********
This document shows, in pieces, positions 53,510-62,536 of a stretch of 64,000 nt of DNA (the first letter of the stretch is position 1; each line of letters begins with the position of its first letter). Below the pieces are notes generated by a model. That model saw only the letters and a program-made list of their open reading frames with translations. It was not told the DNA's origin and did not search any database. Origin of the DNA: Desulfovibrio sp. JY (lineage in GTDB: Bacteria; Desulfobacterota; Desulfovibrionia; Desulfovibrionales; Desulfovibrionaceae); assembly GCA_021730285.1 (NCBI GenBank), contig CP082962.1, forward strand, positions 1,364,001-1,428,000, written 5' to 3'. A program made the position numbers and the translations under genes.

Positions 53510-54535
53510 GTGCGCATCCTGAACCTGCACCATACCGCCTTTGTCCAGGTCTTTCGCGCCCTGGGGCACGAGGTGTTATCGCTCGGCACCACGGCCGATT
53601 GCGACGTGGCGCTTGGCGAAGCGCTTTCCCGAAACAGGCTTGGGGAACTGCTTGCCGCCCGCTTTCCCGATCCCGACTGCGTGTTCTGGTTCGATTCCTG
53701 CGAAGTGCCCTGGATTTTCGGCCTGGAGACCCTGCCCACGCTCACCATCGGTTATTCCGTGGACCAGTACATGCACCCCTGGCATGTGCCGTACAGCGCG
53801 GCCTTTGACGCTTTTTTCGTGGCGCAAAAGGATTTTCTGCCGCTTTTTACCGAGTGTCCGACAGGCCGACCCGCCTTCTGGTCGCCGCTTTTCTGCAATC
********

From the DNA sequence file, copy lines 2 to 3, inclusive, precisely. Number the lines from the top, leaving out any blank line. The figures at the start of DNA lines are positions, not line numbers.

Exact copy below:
Positions 53510-54535
53510 GTGCGCATCCTGAACCTGCACCATACCGCCTTTGTCCAGGTCTTTCGCGCCCTGGGGCACGAGGTGTTATCGCTCGGCACCACGGCCGATT